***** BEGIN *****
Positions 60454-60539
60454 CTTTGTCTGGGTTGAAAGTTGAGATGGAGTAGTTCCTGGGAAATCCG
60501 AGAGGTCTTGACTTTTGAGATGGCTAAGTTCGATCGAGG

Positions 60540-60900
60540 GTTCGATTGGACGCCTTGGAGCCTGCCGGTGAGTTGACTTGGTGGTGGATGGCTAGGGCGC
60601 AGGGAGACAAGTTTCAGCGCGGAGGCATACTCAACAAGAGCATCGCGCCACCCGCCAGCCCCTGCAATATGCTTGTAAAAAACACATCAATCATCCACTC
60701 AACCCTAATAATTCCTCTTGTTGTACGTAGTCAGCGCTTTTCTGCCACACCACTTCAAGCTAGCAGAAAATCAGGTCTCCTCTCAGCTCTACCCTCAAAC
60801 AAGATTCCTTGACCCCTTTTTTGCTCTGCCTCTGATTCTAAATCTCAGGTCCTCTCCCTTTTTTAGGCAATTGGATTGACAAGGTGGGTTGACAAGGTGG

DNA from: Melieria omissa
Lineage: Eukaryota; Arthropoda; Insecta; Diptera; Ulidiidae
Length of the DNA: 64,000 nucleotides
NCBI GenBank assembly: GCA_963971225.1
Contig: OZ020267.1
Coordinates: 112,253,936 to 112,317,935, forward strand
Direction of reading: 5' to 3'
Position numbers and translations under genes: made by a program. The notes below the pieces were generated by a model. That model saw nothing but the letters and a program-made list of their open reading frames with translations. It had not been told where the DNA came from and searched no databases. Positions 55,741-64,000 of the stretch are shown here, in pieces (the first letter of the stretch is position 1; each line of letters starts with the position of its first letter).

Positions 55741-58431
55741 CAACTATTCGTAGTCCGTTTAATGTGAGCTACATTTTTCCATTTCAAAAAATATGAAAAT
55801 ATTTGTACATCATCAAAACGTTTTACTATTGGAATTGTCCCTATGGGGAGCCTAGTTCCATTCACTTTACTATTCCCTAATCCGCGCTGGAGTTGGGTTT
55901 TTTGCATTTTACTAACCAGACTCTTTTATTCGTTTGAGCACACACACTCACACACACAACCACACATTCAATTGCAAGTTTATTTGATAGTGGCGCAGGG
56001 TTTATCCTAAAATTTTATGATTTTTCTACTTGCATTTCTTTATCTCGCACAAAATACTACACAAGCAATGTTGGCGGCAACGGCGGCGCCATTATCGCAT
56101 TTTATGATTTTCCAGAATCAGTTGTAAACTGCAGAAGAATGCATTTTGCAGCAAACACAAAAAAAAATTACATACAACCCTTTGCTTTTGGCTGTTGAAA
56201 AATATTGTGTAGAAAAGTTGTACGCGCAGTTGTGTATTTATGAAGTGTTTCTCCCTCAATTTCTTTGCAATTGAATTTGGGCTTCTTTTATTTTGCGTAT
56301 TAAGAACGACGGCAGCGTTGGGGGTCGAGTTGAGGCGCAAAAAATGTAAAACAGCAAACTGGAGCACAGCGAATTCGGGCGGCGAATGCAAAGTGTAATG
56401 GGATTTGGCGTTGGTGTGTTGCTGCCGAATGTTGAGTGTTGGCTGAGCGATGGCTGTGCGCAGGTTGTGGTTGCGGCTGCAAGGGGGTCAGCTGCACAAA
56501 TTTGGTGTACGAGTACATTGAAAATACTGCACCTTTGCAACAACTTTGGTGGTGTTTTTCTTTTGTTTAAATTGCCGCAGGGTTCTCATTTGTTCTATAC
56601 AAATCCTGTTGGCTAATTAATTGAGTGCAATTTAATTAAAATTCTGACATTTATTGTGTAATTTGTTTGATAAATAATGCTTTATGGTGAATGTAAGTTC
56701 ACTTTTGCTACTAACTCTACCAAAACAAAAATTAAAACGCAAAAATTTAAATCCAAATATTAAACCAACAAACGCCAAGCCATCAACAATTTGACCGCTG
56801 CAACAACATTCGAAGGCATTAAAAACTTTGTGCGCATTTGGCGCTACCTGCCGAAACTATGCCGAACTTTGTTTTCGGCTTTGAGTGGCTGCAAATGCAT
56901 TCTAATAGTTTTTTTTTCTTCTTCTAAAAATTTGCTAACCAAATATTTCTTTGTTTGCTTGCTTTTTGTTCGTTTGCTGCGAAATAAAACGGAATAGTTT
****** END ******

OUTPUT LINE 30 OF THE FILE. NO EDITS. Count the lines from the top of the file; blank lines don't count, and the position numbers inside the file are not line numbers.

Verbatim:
56901 TCTAATAGTTTTTTTTTCTTCTTCTAAAAATTTGCTAACCAAATATTTCTTTGTTTGCTTGCTTTTTGTTCGTTTGCTGCGAAATAAAACGGAATAGTTT